Converging lines of evidence have highlighted the involvement of ApoE and lipoprotein receptors in the pathogenesis of sporadic Alzheimer's disease (AD). In this project, we capitalize on our recent discovery that LR11/SorLA, a novel ApoE receptor, is downregulated in AD brain, to test the hypothesis LR11 plays an early role in AD progression. This hypothesis is supported by data from us and others demonstrating that LR11: interacts with IS-amyloid precursor protein (APR), regulates APR intracellular traffic, and modulates Ad production. Based on these findings, lower levels of LR11, as occurs selectively in vulnerable neurons in AD brain, would be predicted to contribute to amyloidogenesis. The Program Project entitled """"""""Neurobiology of Mild Cognitive Impairment in the Elderly"""""""" provides an outstanding opportunity to further investigate the role of LR11 in AD pathogenesis. Our exciting preliminary studies demonstrate early changes in LR11 expression in a subset of mild cognitive impairment (MCI) cases, as well as unanticipated changes in basal forebrain neurons, and potential differences among ApoE genotypes. To extend these results as part of the program project, we will first evaluate LR11 expression across control, MCI, and AD brains, capitalizing on the wealth of collected data to assess clinicopathological and genotype correlations. Studies will also explore potential mechanisms of action of LR1T in AD brain by pursuing collaborative interactions with the other projects to evaluate links between LR11 and A(J and early neurodegenerative changes in cholinergic basal forebrain neurons. Our central hypothesis is that decreased expression and altered distribution of LR1.1 are early changes that contribute to the pathogenesis of AD. This hypothesis will be tested in the following specific aims: 1) To test the hypothesis that LR11 expression in vulnerable regions of cerebral cortex is progressively reduced in MCI and early AD vs. control brains;2) To test the hypothesis that LR11 levels are inversely linked to AB levels and amyloid burden in MCI;and 3) To test the hypothesis that LR11 is enriched in cholinergic basal forebrain neurons and that alterations in LR11 expression are correlated with progressive cholinergic dysfunction in control, MCI, and AD brains. The findings will provide new insights into the role of LR11 in AD pathogenesis, and the results may identify LR11 as a new target for AD therapeutics.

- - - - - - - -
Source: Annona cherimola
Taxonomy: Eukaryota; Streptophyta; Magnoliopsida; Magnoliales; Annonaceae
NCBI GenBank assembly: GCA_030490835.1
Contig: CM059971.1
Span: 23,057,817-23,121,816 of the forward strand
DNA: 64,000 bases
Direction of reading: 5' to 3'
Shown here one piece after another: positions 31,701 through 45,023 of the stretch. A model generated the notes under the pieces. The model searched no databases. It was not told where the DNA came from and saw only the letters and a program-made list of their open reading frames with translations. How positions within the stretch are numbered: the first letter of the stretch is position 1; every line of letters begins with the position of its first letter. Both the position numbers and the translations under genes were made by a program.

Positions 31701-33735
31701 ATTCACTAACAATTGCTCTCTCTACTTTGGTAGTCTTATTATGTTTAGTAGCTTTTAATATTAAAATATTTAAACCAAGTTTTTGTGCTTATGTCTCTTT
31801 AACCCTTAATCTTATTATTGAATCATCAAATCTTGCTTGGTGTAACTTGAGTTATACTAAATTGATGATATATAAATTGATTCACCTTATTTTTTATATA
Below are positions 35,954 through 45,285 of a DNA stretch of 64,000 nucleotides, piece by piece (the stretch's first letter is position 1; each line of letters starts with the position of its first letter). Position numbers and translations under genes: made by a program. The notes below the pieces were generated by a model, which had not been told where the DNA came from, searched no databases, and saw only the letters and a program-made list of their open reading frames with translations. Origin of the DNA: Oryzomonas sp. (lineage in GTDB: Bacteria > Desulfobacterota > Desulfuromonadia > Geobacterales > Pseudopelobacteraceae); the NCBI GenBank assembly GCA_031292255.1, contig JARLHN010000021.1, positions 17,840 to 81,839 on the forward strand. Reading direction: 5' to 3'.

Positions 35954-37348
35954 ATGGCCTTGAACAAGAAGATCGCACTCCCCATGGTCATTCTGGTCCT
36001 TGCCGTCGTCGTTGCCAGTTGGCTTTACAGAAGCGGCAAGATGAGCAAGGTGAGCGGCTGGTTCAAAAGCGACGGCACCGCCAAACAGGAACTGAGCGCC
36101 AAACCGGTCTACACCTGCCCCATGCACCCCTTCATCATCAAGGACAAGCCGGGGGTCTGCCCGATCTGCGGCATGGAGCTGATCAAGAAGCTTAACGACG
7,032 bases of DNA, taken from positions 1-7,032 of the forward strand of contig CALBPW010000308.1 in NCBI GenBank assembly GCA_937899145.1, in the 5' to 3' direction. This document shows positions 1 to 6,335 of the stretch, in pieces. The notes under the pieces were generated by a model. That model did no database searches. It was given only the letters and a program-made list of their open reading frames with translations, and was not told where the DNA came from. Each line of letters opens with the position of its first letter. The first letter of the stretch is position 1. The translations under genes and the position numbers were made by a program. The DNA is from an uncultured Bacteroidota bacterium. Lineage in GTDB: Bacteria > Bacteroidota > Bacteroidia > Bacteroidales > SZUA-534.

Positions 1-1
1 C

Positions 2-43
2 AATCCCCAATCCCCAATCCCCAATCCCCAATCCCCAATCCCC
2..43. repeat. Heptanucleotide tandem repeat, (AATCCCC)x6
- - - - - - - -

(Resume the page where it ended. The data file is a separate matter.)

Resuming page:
National Institute of Health (NIH)
National Institute on Aging (NIA)
Research Program Projects (P01)
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Special Emphasis Panel (ZAG1-ZIJ-4)
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Rush University Medical Center
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